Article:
- May 6, 2014
- Posted by: essay
- Category: Term paper writing
Theorists, for example, Arestis and Baddeley (2001) focus their research on the efficiency of the international financial markets and they research the question why so many financial crises have happened since 1970s? Authors conclude that before that time the financial system was formed in accordance to Keynes’s thesis that “international capital mobility and rapid economic growth are incompatible”. The capital was better controlled and financial market was more strictly regulated. But since that time, since the liberalization of the financial market, theÂ financialÂ system has become much more instable and suffers from international debt and currency liquidity crises threatening the stability of the global economy. (Arestis and Baddeley, 2001)
Before considering ways of dealing with internationalÂ financialÂ crises, it is first necessary to understand why they arise, what role they play in international capital markets, and whether they can be detected.Â There may be a range of fundamentals over which an economy is susceptible toÂ crisis. TheÂ crisisÂ mechanism lies in the self-fulfilling beliefs of international lenders and results in multiple equilibrium.
Diamond and Dybvig highlightÂ theÂ role of maturity mismatches in generating multiple equilibrium. (Chui and Gai, 2005) Banks have liquid liabilities (deposits), illiquid assets (loans), and are often in a position of having insufficient resources to meet all their commitments. If depositors reachÂ theÂ bank’s teller on a first-come, first-served basis, those who withdraw initially will receive more than those who wait. If no one believesÂ theÂ bank will fail, only those with immediate need for liquidity will withdraw their funds. Assuming that banks have sufficient liquid assets to meet these demands, there is no run. But onÂ theÂ other hand, if everyone believes that a banking collapse is about to occur, all depositors have an incentive to withdraw immediately. A second view ofÂ crisisÂ emphasizesÂ theÂ importance of a secular deterioration in fundamentals, such as a declining level of foreign reserves or a downturn inÂ theÂ business cycle, asÂ theÂ key trigger. Runs need not be ascribed toÂ theÂ beliefs of market participants but can be explained, instead, byÂ theÂ very rationality of their expectations. Crises are never panic-based since, whenever investors run, they would do so even if others did not.Â TheÂ actual and expected deterioration of fundamentals (often inÂ theÂ form of uncontrolled credit expansion byÂ theÂ central bank) pushesÂ theÂ economy intoÂ crisis. When rational investors observe these leading indicators,Â theÂ crisis is anticipated and brought forward to a point in time where speculators are unable to take advantage of arbitrage possibilities.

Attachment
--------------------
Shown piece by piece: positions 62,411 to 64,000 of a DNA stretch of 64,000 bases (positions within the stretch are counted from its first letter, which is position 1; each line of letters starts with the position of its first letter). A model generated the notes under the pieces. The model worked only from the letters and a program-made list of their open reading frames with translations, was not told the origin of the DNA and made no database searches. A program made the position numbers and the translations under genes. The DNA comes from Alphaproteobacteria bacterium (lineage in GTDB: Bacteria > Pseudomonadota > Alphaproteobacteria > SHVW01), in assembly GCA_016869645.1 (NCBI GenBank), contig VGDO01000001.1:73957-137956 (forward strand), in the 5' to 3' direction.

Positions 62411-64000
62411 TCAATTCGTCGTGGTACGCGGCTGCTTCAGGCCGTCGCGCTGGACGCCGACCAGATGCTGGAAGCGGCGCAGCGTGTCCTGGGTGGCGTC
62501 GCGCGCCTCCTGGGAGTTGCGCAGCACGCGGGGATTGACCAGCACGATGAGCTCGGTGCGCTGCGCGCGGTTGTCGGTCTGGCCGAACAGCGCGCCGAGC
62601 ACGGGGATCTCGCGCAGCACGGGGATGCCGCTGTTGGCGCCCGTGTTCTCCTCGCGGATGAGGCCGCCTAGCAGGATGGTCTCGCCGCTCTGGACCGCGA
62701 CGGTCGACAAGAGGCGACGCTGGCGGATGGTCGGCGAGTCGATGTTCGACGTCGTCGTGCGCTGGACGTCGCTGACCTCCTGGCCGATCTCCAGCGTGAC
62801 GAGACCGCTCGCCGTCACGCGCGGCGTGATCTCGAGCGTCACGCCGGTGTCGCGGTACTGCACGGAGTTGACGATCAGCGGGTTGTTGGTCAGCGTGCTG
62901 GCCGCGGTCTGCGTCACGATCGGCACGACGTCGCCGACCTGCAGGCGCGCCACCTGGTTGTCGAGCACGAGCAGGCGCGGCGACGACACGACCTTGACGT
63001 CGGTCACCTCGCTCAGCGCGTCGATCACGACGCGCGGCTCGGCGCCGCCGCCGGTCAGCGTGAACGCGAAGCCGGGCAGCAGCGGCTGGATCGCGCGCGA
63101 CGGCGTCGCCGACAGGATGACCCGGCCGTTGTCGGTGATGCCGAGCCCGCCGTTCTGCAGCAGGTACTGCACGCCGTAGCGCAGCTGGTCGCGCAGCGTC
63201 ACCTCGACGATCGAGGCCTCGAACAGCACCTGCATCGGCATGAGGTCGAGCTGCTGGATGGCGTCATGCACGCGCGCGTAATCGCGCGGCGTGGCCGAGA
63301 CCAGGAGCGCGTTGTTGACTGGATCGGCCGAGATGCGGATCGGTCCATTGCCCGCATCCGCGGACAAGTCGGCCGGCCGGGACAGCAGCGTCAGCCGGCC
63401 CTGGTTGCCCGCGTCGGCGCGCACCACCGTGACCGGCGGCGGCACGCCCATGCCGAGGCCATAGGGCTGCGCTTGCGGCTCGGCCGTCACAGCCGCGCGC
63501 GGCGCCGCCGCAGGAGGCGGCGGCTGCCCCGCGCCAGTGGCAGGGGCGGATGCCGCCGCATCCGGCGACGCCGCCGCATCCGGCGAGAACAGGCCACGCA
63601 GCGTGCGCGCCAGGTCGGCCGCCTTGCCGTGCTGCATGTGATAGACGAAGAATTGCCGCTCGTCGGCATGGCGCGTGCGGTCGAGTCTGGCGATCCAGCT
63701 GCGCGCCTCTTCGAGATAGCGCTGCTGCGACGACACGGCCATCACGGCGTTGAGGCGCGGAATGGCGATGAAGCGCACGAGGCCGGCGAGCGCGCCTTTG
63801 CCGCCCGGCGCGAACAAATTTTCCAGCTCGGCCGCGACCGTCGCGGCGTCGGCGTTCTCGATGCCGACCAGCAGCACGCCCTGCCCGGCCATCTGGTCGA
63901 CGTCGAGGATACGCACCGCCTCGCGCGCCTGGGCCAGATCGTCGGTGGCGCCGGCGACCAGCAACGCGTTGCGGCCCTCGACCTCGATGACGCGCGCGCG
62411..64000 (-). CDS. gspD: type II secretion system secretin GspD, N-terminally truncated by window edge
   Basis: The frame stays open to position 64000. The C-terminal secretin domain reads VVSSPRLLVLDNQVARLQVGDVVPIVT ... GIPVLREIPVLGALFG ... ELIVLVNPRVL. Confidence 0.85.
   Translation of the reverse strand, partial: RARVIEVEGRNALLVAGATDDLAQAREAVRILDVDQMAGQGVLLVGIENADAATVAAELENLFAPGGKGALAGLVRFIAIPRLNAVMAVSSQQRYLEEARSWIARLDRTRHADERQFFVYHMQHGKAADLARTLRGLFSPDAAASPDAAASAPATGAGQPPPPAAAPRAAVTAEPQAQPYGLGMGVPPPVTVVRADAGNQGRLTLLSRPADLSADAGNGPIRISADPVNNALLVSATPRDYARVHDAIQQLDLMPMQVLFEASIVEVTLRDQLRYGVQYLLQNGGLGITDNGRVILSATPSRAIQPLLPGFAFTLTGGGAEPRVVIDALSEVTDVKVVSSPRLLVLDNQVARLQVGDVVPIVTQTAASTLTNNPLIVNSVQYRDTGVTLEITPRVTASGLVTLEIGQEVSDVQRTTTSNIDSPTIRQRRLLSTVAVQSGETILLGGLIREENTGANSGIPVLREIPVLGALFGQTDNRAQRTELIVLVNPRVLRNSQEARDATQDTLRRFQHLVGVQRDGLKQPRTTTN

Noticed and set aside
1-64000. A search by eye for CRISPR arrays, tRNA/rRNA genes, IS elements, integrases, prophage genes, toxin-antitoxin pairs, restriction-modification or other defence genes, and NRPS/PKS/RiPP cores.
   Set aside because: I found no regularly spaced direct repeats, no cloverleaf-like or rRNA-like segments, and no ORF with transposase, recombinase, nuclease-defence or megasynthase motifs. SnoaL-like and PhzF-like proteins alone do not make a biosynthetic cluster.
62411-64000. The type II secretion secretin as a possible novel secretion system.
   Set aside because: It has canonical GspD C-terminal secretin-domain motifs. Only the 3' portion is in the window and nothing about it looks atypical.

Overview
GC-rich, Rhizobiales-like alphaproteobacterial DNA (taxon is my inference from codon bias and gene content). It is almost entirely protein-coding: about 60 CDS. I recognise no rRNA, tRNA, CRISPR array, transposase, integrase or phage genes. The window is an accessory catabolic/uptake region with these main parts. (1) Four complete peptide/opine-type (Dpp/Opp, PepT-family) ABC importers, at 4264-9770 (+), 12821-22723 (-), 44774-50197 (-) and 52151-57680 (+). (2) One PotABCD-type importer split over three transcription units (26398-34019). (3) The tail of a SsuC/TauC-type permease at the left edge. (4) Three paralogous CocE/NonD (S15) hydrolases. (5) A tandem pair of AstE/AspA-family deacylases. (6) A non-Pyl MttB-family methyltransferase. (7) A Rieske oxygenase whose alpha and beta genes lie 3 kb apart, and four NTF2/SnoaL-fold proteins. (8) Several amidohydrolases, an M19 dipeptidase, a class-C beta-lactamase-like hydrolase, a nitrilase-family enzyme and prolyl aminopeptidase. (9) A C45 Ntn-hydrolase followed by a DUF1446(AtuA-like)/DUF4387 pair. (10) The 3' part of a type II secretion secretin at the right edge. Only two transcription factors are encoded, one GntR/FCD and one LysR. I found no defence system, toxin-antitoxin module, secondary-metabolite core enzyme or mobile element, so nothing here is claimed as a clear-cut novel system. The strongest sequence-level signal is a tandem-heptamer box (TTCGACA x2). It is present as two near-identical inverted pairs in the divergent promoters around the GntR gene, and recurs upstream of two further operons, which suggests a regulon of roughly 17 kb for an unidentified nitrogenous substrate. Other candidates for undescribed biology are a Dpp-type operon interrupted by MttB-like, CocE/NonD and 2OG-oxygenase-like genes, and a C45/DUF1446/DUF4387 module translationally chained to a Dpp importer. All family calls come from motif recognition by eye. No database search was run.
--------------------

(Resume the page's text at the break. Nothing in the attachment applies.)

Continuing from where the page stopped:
Summers (2000) indicates real-life crises contain elements of belief-driven and fundamentals-based attacks. In addition, Chui and Gai (2005) note the likelihood ofÂ crisisÂ is often determined byÂ theÂ extent of fundamental weaknesses that call into questionÂ theÂ sustainability of domestic policies.
Morris and Shin (1998) suggest that it is possible to resolveÂ theÂ problem of indeterminacy in beliefs, and captureÂ theÂ key elements ofÂ theÂ two views ofÂ crisis. They highlight two shortcomings of multiple equilibrium models. (Chui and Gai, 2005) First, economic fundamentals are assumed to be common knowledge; and second, creditors are assumed to be certain about others’ behavior in equilibrium. Once disparities inÂ the information sets of market participants are allowed, a creditor’s decision to withdraw depends on his private signal about fundamentals and his assessment ofÂ theÂ probability that other creditors have received a better signal. IfÂ theÂ signal is below a certain trigger value (determined in equilibrium), then it is optimal to run. And if a sufficient number of creditors have signals belowÂ theÂ trigger value, a critical mass of withdrawals is reached starting aÂ crisis.
TheÂ weakerÂ theÂ fundamentals,Â theÂ more fragileÂ theÂ situation becomes inÂ theÂ sense that fewer participants are required to trigger aÂ crisis.
Chui and Gai (2005) specifically indicate that theÂ global games approach to the financial crises perfectly applicable to sovereign liquidity crises. TheÂ advantage ofÂ theÂ global games approach is that it permits a unique mapping betweenÂ the realization of economic fundamentals andÂ theÂ beliefs of creditors. This means that signals about fundamentals serve as a device that coordinates beliefs on a particular outcome.Â TheÂ coordination device is not some random sunspot, but a payoff-dependent variable that matters to investors. Since private signals cannot be directly observed, an abrupt shift from one equilibrium to another can still occur without any change inÂ observableÂ fundamentals.